Please Note: This article is written for users of the following Microsoft Excel versions: 2007, 2010, 2013, 2016, 2019, and Excel in Office 365. If you are using an earlier version (Excel 2003 or earlier), this tip may not work for you. For a version of this tip written specifically for earlier versions of Excel, click here: How Excel Treats Disk Files.

How Excel Treats Disk Files

by Allen Wyatt
(last updated May 18, 2019)

1

Over the years Excel has used several different file extensions to denote that the file is, indeed, native to Excel:

  • XLS. An Excel 97 through Excel 2003 workbook file.
  • XLSX. An Excel 2007 (or later) workbook file.
  • XLSM. An Excel 2007 (or later) workbook file that contains (or can contain) macros.
  • XLSB. An Excel file that is saved as binary workbook instead of .XLSX to reduce the size of the file.
  • XLAM. An Excel file that is an Excel Add-in.
  • XLA. Another Excel file that is an Excel Add-in.

If you use the Open dialog box to open any type of file besides these three, Excel will dutifully attempt to translate the information in that file into a meaningful format. For instance, if you attempt to open a file that contains nothing but text, Excel will read the information and place it in an otherwise blank workbook.

Excel can read files created by several other types of programs. The types of files you can open depend on your version of Excel. If there is any confusion as to how Excel should translate the file, it will ask you to select the type of translation to use.

When you load a file created by another program into Excel, you should understand that you might lose some formatting that is unique to that particular program. Rest assured, however, that Excel will do its absolute best to faithfully translate and load the file as you requested.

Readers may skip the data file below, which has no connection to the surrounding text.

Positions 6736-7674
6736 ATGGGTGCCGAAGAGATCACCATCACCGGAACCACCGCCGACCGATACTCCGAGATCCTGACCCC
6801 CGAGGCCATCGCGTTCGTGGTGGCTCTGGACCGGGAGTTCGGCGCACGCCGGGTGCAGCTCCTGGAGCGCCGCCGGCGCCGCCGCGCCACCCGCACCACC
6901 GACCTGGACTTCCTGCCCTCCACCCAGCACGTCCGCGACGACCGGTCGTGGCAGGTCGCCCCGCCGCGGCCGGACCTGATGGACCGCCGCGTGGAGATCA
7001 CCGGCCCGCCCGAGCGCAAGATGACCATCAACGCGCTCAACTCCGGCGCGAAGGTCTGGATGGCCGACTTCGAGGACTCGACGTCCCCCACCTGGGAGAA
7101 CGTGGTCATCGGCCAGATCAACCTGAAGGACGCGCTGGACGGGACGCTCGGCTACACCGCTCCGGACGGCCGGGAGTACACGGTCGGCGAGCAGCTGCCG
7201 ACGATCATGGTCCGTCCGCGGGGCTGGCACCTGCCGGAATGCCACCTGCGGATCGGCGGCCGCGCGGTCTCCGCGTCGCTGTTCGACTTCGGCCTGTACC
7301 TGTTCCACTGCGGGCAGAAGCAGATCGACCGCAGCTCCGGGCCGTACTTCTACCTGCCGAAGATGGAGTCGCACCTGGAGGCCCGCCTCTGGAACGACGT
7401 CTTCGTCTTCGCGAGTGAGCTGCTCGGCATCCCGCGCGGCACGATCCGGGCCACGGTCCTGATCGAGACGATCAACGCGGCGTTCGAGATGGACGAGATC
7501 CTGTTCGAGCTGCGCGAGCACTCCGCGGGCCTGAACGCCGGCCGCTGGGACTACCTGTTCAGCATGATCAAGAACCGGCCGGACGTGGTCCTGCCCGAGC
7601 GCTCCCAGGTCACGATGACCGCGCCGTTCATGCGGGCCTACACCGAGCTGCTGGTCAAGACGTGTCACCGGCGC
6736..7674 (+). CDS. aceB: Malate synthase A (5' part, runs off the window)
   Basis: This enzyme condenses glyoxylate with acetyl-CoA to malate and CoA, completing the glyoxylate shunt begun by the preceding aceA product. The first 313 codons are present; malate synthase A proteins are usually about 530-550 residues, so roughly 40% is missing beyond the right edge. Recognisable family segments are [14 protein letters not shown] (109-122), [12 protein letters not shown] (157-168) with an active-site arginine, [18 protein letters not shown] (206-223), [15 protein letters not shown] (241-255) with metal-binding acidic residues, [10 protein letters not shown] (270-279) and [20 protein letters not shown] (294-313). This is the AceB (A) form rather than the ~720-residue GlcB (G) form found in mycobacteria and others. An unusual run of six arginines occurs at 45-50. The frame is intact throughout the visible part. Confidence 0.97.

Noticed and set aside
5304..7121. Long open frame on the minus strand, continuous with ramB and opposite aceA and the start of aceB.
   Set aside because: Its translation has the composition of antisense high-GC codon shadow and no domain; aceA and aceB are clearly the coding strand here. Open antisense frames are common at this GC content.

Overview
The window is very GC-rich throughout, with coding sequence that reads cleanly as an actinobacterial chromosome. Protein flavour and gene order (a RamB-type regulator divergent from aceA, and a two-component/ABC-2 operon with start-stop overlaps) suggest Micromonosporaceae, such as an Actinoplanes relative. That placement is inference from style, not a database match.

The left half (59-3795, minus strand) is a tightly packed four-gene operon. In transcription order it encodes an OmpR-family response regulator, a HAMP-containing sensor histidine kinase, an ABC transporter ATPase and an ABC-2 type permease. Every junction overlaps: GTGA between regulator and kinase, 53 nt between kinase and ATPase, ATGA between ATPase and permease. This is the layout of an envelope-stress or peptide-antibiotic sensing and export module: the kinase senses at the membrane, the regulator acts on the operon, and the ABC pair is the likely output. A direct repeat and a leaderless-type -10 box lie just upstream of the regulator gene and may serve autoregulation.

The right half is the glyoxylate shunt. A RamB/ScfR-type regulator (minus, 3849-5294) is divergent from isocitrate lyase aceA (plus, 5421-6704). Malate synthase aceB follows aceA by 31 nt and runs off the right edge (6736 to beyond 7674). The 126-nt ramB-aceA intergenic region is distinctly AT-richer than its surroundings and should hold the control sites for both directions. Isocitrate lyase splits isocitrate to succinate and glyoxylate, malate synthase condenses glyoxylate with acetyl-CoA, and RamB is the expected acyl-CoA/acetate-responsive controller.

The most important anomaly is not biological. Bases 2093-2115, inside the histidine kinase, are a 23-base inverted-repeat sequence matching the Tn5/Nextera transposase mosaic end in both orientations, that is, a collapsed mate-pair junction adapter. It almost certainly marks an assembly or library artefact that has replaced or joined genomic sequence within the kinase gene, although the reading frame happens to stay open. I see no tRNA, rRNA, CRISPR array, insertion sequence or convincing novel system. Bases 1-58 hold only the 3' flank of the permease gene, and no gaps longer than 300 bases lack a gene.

ExcelTips is your source for cost-effective Microsoft Excel training. This tip (12743) applies to Microsoft Excel 2007, 2010, 2013, 2016, 2019, and Excel in Office 365. You can find a version of this tip for the older menu interface of Excel here: How Excel Treats Disk Files.

Author Bio

Allen Wyatt

With more than 50 non-fiction books and numerous magazine articles to his credit, Allen Wyatt is an internationally recognized author. He is president of Sharon Parq Associates, a computer and publishing services company. ...

MORE FROM ALLEN

Comparing Documents Top and Bottom

Word has a feature that allows you to compare two documents side-by-side. What if you actually want to compare the ...

Discover More

Conditional Formatting in PivotTables

Conditional formatting is very powerful, and you can use it to dynamically adjust how your data looks. Excel allows you ...

Discover More

Date for Next Wednesday

When working with dates, it is often helpful to be able to calculate some date in the future based on a starting date. ...

Discover More

Comprehensive VBA Guide Visual Basic for Applications (VBA) is the language used for writing macros in all Office programs. This complete guide shows both professionals and novices how to master VBA in order to customize the entire Office suite for their needs. Check out Mastering VBA for Office 2010 today!

More ExcelTips (ribbon)

Saving in Two Locations

When you save a workbook to disk, you may want to automatically save a duplicate workbook in a separate location. This ...

Discover More

Faster Text File Conversions

Want to make your importing of text data faster than ever? Here are some ideas you can apply right away.

Discover More

CSV File Opens with Data in a Single Column

When you import a CSV file into an Excel worksheet, you may be surprised at how the program allocates the information ...

Discover More
Subscribe

FREE SERVICE: Get tips like this every week in ExcelTips, a free productivity newsletter. Enter your address and click "Subscribe."

View most recent newsletter.

Comments

If you would like to add an image to your comment (not an avatar, but an image to help in making the point of your comment), include the characters [{fig}] in your comment text. You’ll be prompted to upload your image when you submit the comment. Maximum image size is 6Mpixels. Images larger than 600px wide or 1000px tall will be reduced. Up to three images may be included in a comment. All images are subject to review. Commenting privileges may be curtailed if inappropriate images are posted.

What is four more than 9?

2019-05-19 12:36:14

Willy Vanhaelen

For • XLSB: "...instead of XLSX ..." should be "... instead of XLSM ..." since XLSB files can also contain macros.


This Site

Got a version of Excel that uses the ribbon interface (Excel 2007 or later)? This site is for you! If you use an earlier version of Excel, visit our ExcelTips site focusing on the menu interface.

Newest Tips
Subscribe

FREE SERVICE: Get tips like this every week in ExcelTips, a free productivity newsletter. Enter your address and click "Subscribe."

(Your e-mail address is not shared with anyone, ever.)

View the most recent newsletter.